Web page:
During the internal examination of Yale Police Department procedure that followed an officer’s detention of Tahj Blow ’16 on Cross Campus on Jan. 24, investigators drew heavily upon video footage of the incident. While the officer was exonerated of any wrongdoing, questions have since emerged about the level of video surveillance on campus.
The video footage involved in the investigation came from two cameras on campus — the “Calhoun dining hall exterior camera,” and the “Cross Campus camera,” as written in the YPD’s report about the investigation. Though some community members interviewed said the existence of security cameras in public spaces makes them feel safe, others questioned the privacy implications of video surveillance. But all highlighted a lack of awareness and information about the cameras.
“It seems to me that [the cameras’ existence] does raise questions about privacy — expectations of privacy for students, faculty and visitors to Yale’s campus … in absence of notification to the contrary,” said philosophy professor Shelly Kagan, who was unaware of the presence of cameras until he read the YPD’s report. “It’d be one thing if there were big signs up around — when someone walks into a bank, everyone knows that cameras are around — but there are no signs like that.”
According to Deputy Vice President for Human Resources and Administration Janet Lindner, who oversees the YPD and Yale Security, surveillance cameras are located on the street, near building entrances or in other areas “where security is extremely critical,” such as a museum. They are also located above each of the roughly 400 emergency blue phones on campus. There are no cameras inside residential colleges or other private spaces, she added.
These cameras have been instrumental in the past toward helping the YPD make quick arrests, Lindner said, citing incidents in which the cameras documented students’ activation of a blue phone while they were being robbed.
But just because cameras are helpful in solving crimes does not mean that they should be there in the first place, Kagan said.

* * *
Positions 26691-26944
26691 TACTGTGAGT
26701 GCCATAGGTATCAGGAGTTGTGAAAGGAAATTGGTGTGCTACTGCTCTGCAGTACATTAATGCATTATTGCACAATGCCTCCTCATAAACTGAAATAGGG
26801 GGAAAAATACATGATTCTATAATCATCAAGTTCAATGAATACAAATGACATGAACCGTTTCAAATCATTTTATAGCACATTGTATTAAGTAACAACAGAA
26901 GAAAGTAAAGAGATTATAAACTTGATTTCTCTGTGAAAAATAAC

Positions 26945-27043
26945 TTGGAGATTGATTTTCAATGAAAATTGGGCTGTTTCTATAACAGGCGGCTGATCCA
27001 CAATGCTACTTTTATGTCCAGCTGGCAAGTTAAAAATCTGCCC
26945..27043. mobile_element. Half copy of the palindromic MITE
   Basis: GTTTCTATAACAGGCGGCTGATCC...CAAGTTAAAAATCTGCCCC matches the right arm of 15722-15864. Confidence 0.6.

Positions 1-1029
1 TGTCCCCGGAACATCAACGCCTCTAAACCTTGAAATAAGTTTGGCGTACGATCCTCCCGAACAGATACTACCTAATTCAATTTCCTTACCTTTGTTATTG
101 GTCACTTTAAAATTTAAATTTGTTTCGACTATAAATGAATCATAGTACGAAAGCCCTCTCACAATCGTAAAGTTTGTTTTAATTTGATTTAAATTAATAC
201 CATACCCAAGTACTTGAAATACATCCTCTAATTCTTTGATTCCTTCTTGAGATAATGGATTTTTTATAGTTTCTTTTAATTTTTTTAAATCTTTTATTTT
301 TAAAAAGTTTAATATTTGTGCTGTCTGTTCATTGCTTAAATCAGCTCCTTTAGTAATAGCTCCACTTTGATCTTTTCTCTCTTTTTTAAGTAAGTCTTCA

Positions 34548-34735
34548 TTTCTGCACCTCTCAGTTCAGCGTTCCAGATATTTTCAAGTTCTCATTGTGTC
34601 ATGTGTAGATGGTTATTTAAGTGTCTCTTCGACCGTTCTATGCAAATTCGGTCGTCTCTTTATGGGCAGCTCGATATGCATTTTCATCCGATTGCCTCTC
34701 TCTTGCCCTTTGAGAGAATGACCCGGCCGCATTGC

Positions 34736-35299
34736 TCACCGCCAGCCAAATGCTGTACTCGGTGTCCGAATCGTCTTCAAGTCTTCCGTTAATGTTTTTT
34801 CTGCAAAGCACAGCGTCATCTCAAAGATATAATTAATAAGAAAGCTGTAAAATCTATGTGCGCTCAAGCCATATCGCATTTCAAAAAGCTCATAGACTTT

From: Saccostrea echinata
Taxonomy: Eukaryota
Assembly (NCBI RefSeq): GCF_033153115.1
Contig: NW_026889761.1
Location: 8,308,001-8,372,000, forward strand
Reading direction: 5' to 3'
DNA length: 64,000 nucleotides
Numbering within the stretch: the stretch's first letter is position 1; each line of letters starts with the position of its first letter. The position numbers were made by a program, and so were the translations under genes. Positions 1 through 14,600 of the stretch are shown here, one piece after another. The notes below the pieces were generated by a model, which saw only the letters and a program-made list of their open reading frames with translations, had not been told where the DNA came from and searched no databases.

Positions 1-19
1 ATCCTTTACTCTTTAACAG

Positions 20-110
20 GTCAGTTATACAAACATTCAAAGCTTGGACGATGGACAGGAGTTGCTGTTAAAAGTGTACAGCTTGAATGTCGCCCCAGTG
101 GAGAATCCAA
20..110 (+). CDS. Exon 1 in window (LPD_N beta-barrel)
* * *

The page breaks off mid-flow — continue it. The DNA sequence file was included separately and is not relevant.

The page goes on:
“If the government installed security cameras in all of our houses, it would be easier to catch people who murder people in their homes,” he said. “But those considerations need to be balanced out against reasonable privacy concerns. I don’t have enough facts about what balance has been judged here.”
Austin Wang ’17 echoed Kagan’s concerns. Wang said he was previously unaware of the presence of cameras on campus, even in public areas, adding that he felt they were an invasion of privacy.
Emmy Reinwald ’17, who was also unaware of the cameras, said that while she does not think they necessarily constitute an invasion of privacy, the lack of clear information about their existence is troubling.
“I’m okay with cameras in public spaces, especially for safety reasons, but it concerns me that Yale does not advertise this,” she said. “Not informing students about the cameras makes me question the University’s motives for having them, since I would think Yale would highlight them as a safety precaution if that’s what they were intended for.”
But Lindner said many students, faculty and staff actually request heightened security, including security cameras.
Of 13 students interviewed, eight said they were unaware of — but unsurprised by — the presence of security cameras on campus. Only one student was able to name the specific location of one.
“I’m comfortable with there being cameras outside for security purposes,” Andi Peng ’18 said. “I wouldn’t want one inside of my residential college or room though.”
According to a 1999 guide on security technologies in colleges and universities released by the U.S. Department of Justice, their most recent report on the subject, cameras may not be used in locations where there is a “reasonable expectation of privacy.” But security camera footage is also not covered under the federal Family Educational Rights and Privacy Act of 1974, which protects the confidentiality of students’ academic records. As a result, this footage may be shared with law enforcement officials as is deemed appropriate.
Yale College Dean Jonathan Holloway emphasized that the cameras serve the purpose of security and not surveillance. While he did not know if the cameras are active 24 hours a day, he said the cameras are certainly not constantly monitored.
“There’s no way that Yale is going to commit the resources, nor does Yale have the interest, in having human beings [do a] 24-hour live monitoring [of] the cameras,” he said.
George Hines, director of Yale Security Systems, directed request for comment to the Office of Public Affairs and Communications. University spokesman Tom Conroy did not return a request for comment.
Security cameras have played a key role in previous YPD investigations on campus, including the 2009 murder of graduate student Annie Le. During the investigation, camera footage revealed that Le entered her workspace in the morning but never left. This evidence prompted law enforcement officials to search the entire building, eventually finding her body.
Still, Kagan said that though there may be good reasons for security cameras on campus, there is a need for clearer communication about their purpose.
“It seems to me that … the Yale community is oblivious to this, and that very fact strikes me as problematic, even if there’s an overall justification for doing it,” he said.